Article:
as if Reddit suddenly started to spam the whole Internet. Yet the traffic still originated from the same Russian locations, using the same (possibly fake) browser Safari, version 9. Interestingly, the Reddit link in question is the only article (besides this very article) talking about the attack. So the hacker decided to plant fake Reddit referrers in web logfiles across the world. Doing so could get Reddit blacklisted by Google, as Google algorithms could think that Reddit is using black hat SEO tricks to boost its traffic, something that typically gets a website blocked on Google. If instead of Reddit, the hacker would plant fake referrers using thousands of various domains, he could get many websites blocked on Google. Is that the plan? Probably not. 

Why is this traffic not blocked? How to deal with this attack?

It will eventually be blocked, though it tends to adapt to blocking, and usually comes back in a slightly different form. It is not filtered out by Google Analytics, which means that the hacker, via the fake clicks, is able to trigger the Javascript code found on all web pages that use Google Analytics for tracking and analytic reporting purposes. Typically, Google Analytics filter out very little traffic, if any. It automatically (by design) filters out most robots, as robots typically do not trigger Javascript code found on webpages. But this one does, so the hacker must have gone the extra mile to add this feature to his web robot.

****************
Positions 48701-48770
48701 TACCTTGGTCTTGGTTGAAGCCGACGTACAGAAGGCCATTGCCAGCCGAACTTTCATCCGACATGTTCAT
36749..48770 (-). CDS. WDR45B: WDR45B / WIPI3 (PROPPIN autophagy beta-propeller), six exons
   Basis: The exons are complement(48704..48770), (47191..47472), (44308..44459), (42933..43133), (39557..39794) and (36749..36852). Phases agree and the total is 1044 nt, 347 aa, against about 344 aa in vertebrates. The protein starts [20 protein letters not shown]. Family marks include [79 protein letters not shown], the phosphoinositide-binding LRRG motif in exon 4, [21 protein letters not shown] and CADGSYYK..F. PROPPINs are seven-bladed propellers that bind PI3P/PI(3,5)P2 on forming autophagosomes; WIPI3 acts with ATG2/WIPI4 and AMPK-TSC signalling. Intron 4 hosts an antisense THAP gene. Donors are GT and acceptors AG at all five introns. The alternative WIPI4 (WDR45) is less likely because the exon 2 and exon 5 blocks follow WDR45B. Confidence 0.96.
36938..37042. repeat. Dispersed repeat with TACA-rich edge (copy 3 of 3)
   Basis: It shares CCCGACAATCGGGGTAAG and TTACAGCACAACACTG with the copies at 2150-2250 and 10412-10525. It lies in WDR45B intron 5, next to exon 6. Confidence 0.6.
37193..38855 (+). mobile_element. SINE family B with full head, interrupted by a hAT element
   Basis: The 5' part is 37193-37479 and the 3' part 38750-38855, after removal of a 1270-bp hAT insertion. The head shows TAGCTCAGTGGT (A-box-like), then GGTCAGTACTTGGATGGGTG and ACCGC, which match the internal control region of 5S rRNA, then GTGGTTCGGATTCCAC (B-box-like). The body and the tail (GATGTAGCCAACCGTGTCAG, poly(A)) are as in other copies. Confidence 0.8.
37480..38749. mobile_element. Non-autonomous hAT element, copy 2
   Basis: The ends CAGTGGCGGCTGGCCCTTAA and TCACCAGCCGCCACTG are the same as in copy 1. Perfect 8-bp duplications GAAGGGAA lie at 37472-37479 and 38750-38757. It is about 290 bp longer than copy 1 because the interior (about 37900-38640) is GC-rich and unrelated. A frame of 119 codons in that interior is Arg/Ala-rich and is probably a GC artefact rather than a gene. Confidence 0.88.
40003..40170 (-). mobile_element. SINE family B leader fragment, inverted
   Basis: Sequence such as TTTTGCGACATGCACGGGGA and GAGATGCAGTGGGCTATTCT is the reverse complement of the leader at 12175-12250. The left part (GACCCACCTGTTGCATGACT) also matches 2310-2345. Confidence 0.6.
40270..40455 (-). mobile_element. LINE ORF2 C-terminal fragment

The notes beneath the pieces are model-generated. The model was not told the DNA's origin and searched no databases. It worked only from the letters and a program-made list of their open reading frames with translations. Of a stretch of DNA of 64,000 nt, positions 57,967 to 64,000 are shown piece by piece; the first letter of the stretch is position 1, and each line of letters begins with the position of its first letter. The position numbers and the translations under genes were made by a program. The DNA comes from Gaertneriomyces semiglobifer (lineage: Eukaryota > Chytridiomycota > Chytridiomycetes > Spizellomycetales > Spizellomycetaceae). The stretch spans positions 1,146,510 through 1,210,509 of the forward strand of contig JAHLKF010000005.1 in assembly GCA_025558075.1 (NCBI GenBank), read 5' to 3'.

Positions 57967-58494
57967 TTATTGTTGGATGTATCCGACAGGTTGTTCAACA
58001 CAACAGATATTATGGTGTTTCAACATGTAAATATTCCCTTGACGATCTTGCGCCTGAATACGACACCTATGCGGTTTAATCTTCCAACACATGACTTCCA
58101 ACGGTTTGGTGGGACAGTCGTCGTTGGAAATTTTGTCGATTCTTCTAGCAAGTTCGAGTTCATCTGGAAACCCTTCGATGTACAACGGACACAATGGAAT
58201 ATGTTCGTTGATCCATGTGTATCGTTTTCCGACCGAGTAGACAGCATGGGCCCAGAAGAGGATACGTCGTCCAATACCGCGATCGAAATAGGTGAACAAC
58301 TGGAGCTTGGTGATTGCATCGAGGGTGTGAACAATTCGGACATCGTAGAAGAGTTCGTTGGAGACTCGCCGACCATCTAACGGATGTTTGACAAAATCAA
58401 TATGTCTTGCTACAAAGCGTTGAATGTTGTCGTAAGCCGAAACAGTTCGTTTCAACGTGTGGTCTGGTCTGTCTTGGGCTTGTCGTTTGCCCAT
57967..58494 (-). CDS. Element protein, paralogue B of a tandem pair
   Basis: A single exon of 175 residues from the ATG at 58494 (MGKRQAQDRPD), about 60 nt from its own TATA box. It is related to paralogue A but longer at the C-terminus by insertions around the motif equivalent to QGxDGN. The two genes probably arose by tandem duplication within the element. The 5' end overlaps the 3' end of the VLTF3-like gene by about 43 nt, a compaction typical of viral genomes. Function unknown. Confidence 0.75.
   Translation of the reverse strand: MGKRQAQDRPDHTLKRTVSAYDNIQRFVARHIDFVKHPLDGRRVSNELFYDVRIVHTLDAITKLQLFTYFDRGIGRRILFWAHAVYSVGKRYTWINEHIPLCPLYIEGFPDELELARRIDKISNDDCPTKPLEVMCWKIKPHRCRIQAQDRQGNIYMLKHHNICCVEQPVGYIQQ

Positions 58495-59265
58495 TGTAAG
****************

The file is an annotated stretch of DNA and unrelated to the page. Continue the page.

Are Alexa.com statistics also impacted by this robot? Alexa did not update its website rankings for several days, which is unusual. It did update the numbers on December 1, but now all the numbers are off. My guess is that this is not related to the lifehacĸer.com attack, but instead it is related to some changes in the way Alexa ranks websites, which coincidentally happened concurrently with the attack. For instance, Alexa could have added many subdomains to its list of websites, or using a different time frame (3 months rather than last 30 days) to compute the website ranks, explaining why so many websites now suddenly have a rank that is significantly worse.

It is easy to block the fake traffic at the web server (Apache) level, click here for details. And as always, the most robust traffic metric for your website is the number of new members, assuming you are able to detect and reject sign-ups from spammers and other undesirable people or robots. In this attack, no (fake) new members are being added. But the number of sessions, pageviews, and even (to a lesser extent) users, are impacted.

What are the hacker's motivations? Why is the attack so rudimentary? 

The attack is not carried out by a data scientist, or if it is, it must be by a very dumb one: it is so easy to identify the fake traffic, based on location, browser, and referrer. It is as if the attacker wants you to discover the fake traffic, and the extent of the attack, and he is smart enough to keep it going, avoiding blocking. He is probably not acting alone.

The hacker must have a database of millions of websites (the victims) with some indication of traffic volume for each website. Indeed, websites with lots of traffic are hit harder in terms of total number of fake clicks, but not so much in terms of proportion of fake traffic. Such lists of websites are easy to come by (I have my own based on years of web scraping) and some of them are even public. Quantcast used to publish such a list for the top one million websites, you can still find it here, but it is clearly outdated: many of the target websites (victims) that I checked were not on that list, despite their traffic volume.